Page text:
“Manga muchiri kuitei?”
Silence.
Tari started singing.
Handiroorwe, nhai amai hwe
Handimboroorwa ini
Ndoita madiro
Bhazi rikauya ndoenda
Nhai amai hwee
Handimboroorwa ini
Ndoita madiro

Mbuya winked at me and smiled, shaking her head and pointing her second right finger at Tari. I loved her toothless front gums, she was beautiful. Mbuya was always smiling, and always spoke to us with a soft voice. The only times I heard mbuya speaking with an angry raised voice was behind closed doors, and it was usually to my father, and sometimes to my mother. Tari would hand-motion at me, her right ear hard pressed against the closed door, and pull me to stand behind her. I never got to understand the conversations from inside the hut, but the way Tari shook her head and nodded showed that she was at the same level with them.

Tari, free spirit! She sang this song all the time. She kept longing and longing for the bus to come and carry her to the city of freedom. I guess she also wanted to go and drown her sorrows, away from the head of the school committee and from the household chores.
When I look up all the women have gone. It’s getting dark, but I still want to write. I want my pen to write about post-election safety and security for women. What is it? Is it the story about women said to be running away from the villages because they have been threatened with death for refusing to be assisted to vote? Is it about donor funding that must be used and reported on via women’s imagined predicaments?
Yes, my pen will roll and tell it all. It will write and write about millions of funding manipulated in programming for the privileged women to benefit individual pockets, when women die slowly from fatigue after queuing for water from one borehole in the whole suburb for the rest of their lives.
My pen will struggle to conceptualise peace and security. What really is peace and what is security? Am I at peace to programme for women’s peace when I can’t openly criticise the opposition’s empty alternatives without being accused of supporting “a party that has caused so much misery to the whole country”?
But-who-said-when-I-am-not-for-the-left-wing-I-am-for-the-right-wing
what-if-I-am-for-the-middle-V-wing-that-you-think-does-not-exists?

And who ever said male dominated political parties are the best for women, and that the opposition is always right even if it offers nothing different? Why should discussions about Zimbabwean politics always end with Mugabe and Tsvangirai, and why can’t our minds be allowed to discourse and conceptualise an even better future? We are tired of a single story, and of monotony! This politics of individuals ceased to make sense to me years back. I keep yearning for a political manifesto that takes into consideration our history as Zimbabwean women, what we have been through and out of, connecting that to our present material conditions and in turn laying that as a solid foundation for egalitarian societies.

I want my pen to dance and write, write and dance about spaces meant to be for women’s emancipation turned into stifling and suffocating elitist women’s clubs. Turned into paces where change is not allowed and where issues must be conceptualised in the same manner because,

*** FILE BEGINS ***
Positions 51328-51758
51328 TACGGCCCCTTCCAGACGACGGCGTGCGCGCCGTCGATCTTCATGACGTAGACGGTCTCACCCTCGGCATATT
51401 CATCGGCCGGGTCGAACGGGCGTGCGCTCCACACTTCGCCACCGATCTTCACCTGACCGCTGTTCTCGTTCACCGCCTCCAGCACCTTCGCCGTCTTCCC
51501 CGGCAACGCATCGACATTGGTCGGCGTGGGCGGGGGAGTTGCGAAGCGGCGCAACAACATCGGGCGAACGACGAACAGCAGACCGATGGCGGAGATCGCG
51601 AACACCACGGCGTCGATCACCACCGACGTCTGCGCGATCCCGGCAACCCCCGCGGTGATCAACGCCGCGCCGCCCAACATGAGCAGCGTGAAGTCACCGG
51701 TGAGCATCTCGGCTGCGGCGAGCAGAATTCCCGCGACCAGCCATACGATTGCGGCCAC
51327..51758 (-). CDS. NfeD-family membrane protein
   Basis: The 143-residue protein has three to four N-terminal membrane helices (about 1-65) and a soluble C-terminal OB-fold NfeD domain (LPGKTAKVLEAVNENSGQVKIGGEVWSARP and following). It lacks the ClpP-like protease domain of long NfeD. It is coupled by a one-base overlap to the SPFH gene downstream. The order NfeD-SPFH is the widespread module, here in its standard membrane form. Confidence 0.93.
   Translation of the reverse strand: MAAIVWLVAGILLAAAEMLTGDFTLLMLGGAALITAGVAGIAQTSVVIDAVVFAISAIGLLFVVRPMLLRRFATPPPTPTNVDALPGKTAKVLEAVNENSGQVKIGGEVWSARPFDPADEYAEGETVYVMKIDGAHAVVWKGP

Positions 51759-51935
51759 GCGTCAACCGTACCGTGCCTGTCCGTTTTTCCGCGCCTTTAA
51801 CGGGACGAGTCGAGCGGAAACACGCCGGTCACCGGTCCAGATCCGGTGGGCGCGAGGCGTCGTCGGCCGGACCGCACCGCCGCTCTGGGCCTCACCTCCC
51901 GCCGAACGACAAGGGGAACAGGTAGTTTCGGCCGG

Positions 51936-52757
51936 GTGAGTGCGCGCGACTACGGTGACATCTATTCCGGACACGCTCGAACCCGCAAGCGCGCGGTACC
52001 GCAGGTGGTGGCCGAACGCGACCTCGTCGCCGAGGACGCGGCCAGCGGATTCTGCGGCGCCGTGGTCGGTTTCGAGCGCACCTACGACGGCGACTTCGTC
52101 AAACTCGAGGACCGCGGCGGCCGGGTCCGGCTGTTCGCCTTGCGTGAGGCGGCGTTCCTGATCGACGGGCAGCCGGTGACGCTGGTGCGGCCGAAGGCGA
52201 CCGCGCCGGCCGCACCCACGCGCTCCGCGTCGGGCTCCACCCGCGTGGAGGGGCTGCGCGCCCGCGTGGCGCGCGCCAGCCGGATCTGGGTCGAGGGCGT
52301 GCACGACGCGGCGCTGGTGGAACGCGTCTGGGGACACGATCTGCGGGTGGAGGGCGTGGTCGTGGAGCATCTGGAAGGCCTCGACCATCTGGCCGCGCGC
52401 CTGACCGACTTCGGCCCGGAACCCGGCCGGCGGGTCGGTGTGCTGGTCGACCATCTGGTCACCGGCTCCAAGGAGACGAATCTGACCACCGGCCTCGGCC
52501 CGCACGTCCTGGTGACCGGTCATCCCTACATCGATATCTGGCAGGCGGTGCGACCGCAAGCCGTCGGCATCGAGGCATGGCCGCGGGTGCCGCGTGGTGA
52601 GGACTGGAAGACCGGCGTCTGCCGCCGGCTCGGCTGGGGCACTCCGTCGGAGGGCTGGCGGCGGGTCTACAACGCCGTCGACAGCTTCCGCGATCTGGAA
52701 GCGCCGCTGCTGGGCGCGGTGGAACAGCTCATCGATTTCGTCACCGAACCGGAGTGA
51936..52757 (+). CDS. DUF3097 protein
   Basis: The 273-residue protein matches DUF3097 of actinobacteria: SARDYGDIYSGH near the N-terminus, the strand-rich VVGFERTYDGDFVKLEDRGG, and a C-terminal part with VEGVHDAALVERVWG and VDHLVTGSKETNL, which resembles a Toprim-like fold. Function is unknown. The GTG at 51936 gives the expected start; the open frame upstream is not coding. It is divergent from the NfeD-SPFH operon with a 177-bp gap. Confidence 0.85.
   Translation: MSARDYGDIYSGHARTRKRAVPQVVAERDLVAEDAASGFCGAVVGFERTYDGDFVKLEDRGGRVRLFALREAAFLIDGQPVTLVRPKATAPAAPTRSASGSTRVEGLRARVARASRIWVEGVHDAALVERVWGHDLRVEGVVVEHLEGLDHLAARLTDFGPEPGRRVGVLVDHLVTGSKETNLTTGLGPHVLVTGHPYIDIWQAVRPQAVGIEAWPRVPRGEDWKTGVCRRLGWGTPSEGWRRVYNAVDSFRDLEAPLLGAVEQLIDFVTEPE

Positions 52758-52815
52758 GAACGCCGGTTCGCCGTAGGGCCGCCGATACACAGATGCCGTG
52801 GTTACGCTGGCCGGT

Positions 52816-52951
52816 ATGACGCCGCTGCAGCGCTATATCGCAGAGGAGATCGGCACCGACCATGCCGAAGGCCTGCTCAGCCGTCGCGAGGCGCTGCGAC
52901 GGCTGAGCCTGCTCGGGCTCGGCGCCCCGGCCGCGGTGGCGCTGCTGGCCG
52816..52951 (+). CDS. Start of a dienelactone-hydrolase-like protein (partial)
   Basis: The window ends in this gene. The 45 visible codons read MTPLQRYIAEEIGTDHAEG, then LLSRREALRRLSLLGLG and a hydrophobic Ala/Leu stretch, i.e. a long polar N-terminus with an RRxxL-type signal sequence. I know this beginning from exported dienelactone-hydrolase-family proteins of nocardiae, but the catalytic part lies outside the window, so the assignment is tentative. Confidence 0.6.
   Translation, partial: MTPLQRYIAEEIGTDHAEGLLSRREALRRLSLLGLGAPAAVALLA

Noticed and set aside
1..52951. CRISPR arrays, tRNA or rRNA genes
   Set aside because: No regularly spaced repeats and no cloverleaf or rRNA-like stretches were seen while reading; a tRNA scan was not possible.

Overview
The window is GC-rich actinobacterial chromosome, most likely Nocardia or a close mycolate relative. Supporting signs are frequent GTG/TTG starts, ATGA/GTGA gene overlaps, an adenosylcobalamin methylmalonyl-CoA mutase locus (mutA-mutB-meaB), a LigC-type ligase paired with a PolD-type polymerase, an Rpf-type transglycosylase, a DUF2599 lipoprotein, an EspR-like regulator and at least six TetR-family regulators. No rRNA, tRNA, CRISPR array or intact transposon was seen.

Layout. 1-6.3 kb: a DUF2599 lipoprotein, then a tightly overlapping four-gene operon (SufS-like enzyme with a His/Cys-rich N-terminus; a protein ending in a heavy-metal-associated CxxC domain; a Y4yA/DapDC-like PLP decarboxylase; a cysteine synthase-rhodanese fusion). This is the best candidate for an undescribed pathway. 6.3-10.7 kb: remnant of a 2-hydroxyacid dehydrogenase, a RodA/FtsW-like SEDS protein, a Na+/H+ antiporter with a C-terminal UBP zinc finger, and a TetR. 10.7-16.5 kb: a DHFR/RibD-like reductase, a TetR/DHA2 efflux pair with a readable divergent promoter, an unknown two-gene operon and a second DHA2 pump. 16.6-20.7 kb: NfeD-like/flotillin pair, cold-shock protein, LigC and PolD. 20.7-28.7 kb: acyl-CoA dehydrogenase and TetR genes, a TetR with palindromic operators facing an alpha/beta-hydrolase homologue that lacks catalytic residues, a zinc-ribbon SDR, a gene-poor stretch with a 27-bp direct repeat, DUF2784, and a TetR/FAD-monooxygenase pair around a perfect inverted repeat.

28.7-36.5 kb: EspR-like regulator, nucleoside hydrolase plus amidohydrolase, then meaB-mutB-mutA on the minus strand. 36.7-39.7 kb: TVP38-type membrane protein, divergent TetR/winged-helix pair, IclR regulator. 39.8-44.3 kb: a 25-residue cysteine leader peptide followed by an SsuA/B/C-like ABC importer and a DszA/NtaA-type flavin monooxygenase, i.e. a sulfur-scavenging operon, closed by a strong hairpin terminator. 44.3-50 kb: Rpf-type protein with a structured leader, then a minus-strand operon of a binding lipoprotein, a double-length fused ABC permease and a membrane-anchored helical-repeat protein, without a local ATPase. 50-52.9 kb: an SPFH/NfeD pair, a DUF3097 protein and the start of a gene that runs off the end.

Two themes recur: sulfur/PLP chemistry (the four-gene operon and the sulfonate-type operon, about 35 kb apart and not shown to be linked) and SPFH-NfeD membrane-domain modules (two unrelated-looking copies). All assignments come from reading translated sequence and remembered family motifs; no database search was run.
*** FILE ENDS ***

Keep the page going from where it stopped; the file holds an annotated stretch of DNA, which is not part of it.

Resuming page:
“we-have-experience-in these-issues-we-have-worked-for-so many-organisations-in-and-outside-the-country-we-have-published-the-thermometers-and-the-atmospheres-and-do-you-know-US?”
Am I at peace when each time I walk into a space I am greeted with a plastic smile and “God bless you messages, messages of God opening other doors as soon as one door closes”, and as soon as I walk out I see with the back of my head’s eyes, faces being made at me and fingers poking my back, and as soon as I enter the other room I hear giggles spiced with despise? Can I ever be safe when I even turn against myself, accuse myself of failing to cope because I am also struggling with my own insecurities. It gets worse once this self-confrontation starts, and-I-get-bouts-and-bouts-of-hay-fever-and-unending-sneezing-and enlarged-tonsillitis-I can’t-come-to-work-for-the-next-two-or-three-days.
Am I safe and secure when I know that women who meant well for women in certain spaces were confused and ‘bewitched’ with lies, rumours and misrepresentations until they fragmented and sought to leave? And can I ever be at peace to know that open minded ‘newcomers’ are being sized up on a daily basis, ready to be pounced on for manipulation and malice.
Can I be at peace, when my colleague’s eyes poke at me all the time to try and discern the ‘truth’, and she even wishes to beat me under the feet until I confess how I am different and crooked because they have told her I am different and crooked when the rest of the women are the same and straight? And how am I different and crooked or how different and crooked am I?
I am a feminist my dear
A product of so many people and events
Do not struggle to understand me
I am just a product of a system, and of systems

I want to remind my colleague who I love so much because she is a young woman that she is paid to understand the system that bred me, and to help change the system for the better so that it breeds stronger women than me and her. I want to shout, but realise I can’t, because I am in the elitist women’s club, and the constitution says No to genuine shouts and Yes to plastic smiles, so I smile on. The constitution also says yes to silences, there are things that cannot be talked about in this space. So I zip my mouth, but WRITE STILL.

My pen will sing about human security, the security of enough clean tap water and adequate electricity for women. My pen will dance and dream of gender sensitive peace and security programming for women. Programming that departs from always dialoguing with male dominated institutions with results that only help perpetuate hegemony at the expense of programming that recognises self-care and body politics for female political leaders as transformative means of confronting and dismantling the master’s house.
Bhazi rikauya ndoenda
Nhai amai hwe, handimboroorwa ini
Ndoita madiro

Comments

olutosin's picture

I smiled sour smile

Thank you so much, this is a job well done my dear. I can imagine the efforts that went into this well scripted journal.

It is well webbed like a giant spider's web. I can see the challenges of Africa, poppig themselves out.

So many depressing issues in a silent country. Who wont zip her mouth?.

We are a product of feminists, events, training and systems, therefore we will write.

Great Zim!!!, no African country is free.

We will continue to write ...

Olutosin Oladosu Adebowale
Founder/Project Coordinator
Star of Hope Transformation Centre
512 Road
F Close
Festac Town
Lagos-Nigeria